‘What do you do out there?’ He doesn’t really care.
‘I could come and join you.’ He does mean that.
I stare fixedly at his wedding ring until he gives up and hands me the padlock key that releases the little craft from its mooring.
The fiver will go in his pocket and I’ll lock up the dinghy when I return, dropping the key back in the night box, none the wiser. We all seek out hidden profit, come summertime.
The dinghy is a repo, taken to cover unpaid mooring fees and I’ve used it a dozen times this year. The oars and anchor were probably found, left behind, abandoned. It’s amazing how profligate yacht owners can be.
I row, after a fashion, out beyond the marina. My rowing is not good. Nobody has taught me and my left stroke is much stronger than my right, requiring an extra right-hand stroke to stay on course. This means I rock backwards and forwards and my loosened hair flops in my face, yet nobody laughs when I row. A year ago folk would have roared out loud; when I was fourteen and just a skinny whelp they would have pointed at me and howled until their eyes ran. But now men stare when I pass and nobody laughs at me.
In my bag I have six peaches, a packet of extra strong mints, forty Marlboro, two cigarette lighters, a bottle of cherry brandy. In my boat I have an anchor, a baler and – sitting on the thwart where I can see it as I row – Justine by Lawrence Durrell.
The list of things I don’t have is longer; no water, no flares, no life-jacket, no protective clothing, no compass, no sunglasses, no hat, no sun oil, no radio. When the night manager goes off duty nobody will know I am here.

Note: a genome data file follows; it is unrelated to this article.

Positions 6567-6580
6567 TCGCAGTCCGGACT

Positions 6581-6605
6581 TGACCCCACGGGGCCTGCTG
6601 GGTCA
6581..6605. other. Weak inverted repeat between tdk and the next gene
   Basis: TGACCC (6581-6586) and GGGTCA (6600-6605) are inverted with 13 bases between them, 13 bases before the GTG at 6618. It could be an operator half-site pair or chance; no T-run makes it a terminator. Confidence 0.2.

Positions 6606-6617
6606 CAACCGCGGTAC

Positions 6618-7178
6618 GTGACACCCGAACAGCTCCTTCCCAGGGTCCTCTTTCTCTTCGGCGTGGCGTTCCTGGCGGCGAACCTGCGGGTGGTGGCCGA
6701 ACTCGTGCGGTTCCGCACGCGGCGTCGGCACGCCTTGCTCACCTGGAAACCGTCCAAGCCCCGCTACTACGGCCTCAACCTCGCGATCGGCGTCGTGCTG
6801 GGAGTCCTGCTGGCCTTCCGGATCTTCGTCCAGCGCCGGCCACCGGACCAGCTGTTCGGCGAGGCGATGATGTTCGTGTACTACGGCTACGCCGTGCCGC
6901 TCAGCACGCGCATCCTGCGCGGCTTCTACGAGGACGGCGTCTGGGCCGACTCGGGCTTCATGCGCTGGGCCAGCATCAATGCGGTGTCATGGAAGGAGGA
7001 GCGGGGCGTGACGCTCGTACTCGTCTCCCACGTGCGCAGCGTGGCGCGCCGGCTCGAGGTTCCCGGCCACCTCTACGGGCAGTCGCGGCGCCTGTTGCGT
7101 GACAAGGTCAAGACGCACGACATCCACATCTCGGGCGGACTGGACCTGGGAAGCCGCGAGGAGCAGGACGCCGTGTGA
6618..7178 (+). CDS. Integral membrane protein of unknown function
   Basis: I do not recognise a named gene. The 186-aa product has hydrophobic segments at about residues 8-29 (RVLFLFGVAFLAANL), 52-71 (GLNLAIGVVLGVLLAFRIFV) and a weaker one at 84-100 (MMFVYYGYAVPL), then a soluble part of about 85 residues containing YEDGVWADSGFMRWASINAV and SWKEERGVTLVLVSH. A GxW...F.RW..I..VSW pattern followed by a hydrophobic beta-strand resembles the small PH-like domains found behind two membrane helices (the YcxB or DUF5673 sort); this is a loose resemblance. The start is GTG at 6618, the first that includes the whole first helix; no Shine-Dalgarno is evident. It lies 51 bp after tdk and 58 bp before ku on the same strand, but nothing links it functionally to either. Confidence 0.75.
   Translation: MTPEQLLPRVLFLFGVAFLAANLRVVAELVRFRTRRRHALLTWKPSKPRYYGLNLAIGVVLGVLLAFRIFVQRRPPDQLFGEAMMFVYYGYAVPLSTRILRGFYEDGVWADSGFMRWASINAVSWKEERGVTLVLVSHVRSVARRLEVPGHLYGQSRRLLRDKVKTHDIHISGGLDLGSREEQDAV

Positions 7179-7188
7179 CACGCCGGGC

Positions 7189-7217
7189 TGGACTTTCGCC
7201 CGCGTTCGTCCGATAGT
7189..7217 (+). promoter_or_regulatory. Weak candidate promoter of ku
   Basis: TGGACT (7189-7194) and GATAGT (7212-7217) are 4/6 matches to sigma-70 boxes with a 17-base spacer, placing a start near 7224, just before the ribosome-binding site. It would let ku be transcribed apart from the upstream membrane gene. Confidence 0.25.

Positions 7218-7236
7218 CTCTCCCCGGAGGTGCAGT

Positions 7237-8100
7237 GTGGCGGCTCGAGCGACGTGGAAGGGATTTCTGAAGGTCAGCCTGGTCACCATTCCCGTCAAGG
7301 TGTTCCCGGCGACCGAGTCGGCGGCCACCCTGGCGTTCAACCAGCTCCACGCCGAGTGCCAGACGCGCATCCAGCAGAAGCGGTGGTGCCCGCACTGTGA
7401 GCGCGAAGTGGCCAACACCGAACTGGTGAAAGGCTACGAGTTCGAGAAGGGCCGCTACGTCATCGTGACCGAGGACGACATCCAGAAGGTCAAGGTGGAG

The sixteen thousand shades of blue become slap-blue, slap-blue as I heave my baby boat through the water. Gulls caw, but they will be quiet by ten, unless a lobsterman comes back into port. Flies are travelling with me, quizzing my bag for the peach-blood they can sense inside, but they will depart in the next few minutes, zigzagging back to land. How can landlubbers not know that the best place to eat fruit is out on the water? No flying insects will bother you. And how do the flies know when they must turn for shore? These mysteries puzzle me.
I will spend the day getting hard-baked drunk, sieving cherry brandy through Marlboro-furred teeth. I will listen to the sound of the deep ocean scuffing against the dinghy. I will read Justine and cry at the end because there are only four books and now I have read them all. I will smoke, cleanse my palate with mints, and sleep.
There are seven positions to enjoy in this little craft.
1. Flat on my back in the hot-as-tea seawater that is too low in the boat to bale, with one foot over the stern to trail in the seawater, easing my blisters until they swell like full moons.
2. On my belly, legs bent up, soles to the sky, with the book on the thwart to keep it dry.
3. Crossways, so that the boat wallows even in the calm, both my feet in the water, my neck cricking against the side.
4. Upright in the bow, feet paddling in hot water, toe-teasing the varnish bubbles and kicking peach stones through the bottom brine.
5. Upright in the stern, ditto.
6. Upright in the stern but facing over it, both feet in the sea; this soon stops the circulation to my legs as the wood cuts into the backs of my thighs.
7. Flat on my back in the stern with both feet in the water. This is my favourite – cool feet, warm, brine-lapped spine, gazing at the blank sky. I can sleep like this, with my book over my face and my hands folded on my belly. This is when I sleep best.
When I look to the shore I am far enough away. I let down my anchor and prepare for the next eight hours, or nine, or ten, or as long as my cigarettes last. This is my home. Far enough from the shore for the jewelled lines of the island to reflect the sun, near enough to hear the car horns and yells of boat-launchers, I am anchored to the secret of what makes this non-place the love of my hollow heart’s core.
I am offshore.